Indian banks set to take a hit of Rs 36,000 crore from DHFL writeoff
The company’s shares are already down more than 90 per cent so far this year.
India’s surprise seizure of a troubled Indian shadow bank won’t end the woes of its lenders, faced with the risk of heavy writeoffs if Dewan Housing Finance Corp. is declared a fraudulent account.
Only about Rs 5,500 crore of provisions would be required if the KPMG report absolves Dewan of irregular lending, Budhbhatti said.
Dewan has been struggling to repay its loans as the spreading shadow banking crisis has shut off new credit to the sector. The company’s shares are down more than 90 per cent so far this year.
Lenders, headed by Union Bank of India, have formed a committee to discuss a debt resolution plan, which will have to be reviewed by a resolution professional once Dewan is admitted to the bankruptcy court. In February, they appointed KPMG to look into Dewan’s books following allegations by Indian website Cobrapost that the company had diverted funds to shell companies.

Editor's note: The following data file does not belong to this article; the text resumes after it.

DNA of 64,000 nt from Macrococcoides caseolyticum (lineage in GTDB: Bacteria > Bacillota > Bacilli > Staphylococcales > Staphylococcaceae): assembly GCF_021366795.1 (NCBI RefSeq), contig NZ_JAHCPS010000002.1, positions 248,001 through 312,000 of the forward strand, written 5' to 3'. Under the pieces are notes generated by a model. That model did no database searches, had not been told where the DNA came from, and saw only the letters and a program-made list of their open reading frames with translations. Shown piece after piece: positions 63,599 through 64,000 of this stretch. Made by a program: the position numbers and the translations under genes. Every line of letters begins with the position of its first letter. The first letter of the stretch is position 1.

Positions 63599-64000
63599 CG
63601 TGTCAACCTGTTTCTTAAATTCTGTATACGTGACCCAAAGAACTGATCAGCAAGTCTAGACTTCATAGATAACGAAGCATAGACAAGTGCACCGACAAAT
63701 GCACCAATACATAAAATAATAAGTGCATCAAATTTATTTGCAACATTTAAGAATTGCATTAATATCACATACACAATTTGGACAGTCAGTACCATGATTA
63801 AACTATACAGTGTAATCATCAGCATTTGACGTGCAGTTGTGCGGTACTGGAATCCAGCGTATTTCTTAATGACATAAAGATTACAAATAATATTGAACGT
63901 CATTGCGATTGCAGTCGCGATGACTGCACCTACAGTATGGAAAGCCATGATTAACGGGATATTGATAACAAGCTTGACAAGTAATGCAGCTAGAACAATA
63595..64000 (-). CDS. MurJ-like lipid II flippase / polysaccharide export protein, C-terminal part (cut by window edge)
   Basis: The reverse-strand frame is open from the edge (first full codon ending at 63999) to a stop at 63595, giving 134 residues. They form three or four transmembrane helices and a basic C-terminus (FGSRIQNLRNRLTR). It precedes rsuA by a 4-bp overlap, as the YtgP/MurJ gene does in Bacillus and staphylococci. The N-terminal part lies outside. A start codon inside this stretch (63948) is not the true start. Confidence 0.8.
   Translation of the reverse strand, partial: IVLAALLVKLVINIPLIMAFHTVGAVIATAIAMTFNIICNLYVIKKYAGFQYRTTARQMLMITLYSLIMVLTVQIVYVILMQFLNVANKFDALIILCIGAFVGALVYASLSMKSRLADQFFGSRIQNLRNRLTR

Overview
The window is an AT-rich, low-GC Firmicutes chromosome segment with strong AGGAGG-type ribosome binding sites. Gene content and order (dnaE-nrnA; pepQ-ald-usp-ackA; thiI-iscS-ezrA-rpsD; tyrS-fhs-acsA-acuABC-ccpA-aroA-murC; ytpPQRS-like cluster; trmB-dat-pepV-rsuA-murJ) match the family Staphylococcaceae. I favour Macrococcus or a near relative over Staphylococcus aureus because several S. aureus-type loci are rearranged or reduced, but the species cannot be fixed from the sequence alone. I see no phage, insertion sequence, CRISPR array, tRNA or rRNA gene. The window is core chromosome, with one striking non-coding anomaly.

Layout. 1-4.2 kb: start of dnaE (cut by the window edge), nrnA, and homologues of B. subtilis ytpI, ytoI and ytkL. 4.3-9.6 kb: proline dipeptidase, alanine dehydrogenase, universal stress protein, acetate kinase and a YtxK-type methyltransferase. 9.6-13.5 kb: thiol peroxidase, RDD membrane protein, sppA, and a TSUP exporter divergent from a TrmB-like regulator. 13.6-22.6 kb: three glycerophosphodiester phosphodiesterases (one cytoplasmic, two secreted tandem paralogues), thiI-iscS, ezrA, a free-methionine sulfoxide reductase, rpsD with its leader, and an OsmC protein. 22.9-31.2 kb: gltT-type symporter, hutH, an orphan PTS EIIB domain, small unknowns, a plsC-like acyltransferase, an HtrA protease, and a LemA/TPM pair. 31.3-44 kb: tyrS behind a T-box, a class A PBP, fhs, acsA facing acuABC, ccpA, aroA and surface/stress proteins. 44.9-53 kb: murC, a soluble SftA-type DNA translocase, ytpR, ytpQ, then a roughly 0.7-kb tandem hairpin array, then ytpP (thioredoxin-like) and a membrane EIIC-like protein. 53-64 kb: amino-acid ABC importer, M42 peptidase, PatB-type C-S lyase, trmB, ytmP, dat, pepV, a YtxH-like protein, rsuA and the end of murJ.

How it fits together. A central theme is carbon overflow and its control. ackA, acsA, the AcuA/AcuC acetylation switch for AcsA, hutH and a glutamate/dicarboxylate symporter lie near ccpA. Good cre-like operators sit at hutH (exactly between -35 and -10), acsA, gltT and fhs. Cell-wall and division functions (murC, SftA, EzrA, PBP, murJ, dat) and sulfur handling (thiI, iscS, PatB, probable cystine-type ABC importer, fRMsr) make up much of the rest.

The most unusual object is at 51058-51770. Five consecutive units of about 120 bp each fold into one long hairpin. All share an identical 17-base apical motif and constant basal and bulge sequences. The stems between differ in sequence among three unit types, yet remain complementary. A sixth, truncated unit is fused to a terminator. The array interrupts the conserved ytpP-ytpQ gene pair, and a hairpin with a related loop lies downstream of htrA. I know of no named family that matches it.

KPMG’s preliminary report, a summary of which was reviewed by Bloomberg News, said it was selected to look into Dewan’s accounts for the period between April 2015 and March 2019 to identify any “diversion of funds/misuse of funds outside the business/beyond the uses approved by lenders.”
It said Dewan disbursed loans and advances to “inter-connected entities” and “individuals having commonality with DHFL promoter entities” amounting to Rs 19,750 crore over the period of the study, with a total outstanding amount of Rs 16,500 crore on March 31, 2019.
The preliminary report said Dewan “could not provide a robust and well-defined tracking mechanism for end use monitoring of funds disbursed.” More than half of the connected entities had minimal operations, the report said, though it added that further research was needed as to whether they constituted related parties under the Indian Companies Act.
Representatives for Dewan and KPMG declined to comment.
One way of mitigating the fallout from Dewan, if irregularities are confirmed, is for banks to request special dispensation from the RBI to allow them to provide only for any amounts potentially earmarked as fraud, as opposed to the entire exposure. Banks reported Rs 95,760 crore of fraudulent accounts in the six months ended Sept. 30, according to India’s Finance Ministry.
And while other weak shadow banks would be hurt by the fallout from a total write-off at Dewan, the stronger ones might benefit, according to Gaurang Shah, vice president at Geojit Financial Services Ltd.
“It could also be an advantage for strong housing finance companies to garner larger market share and have better earnings,” Shah said.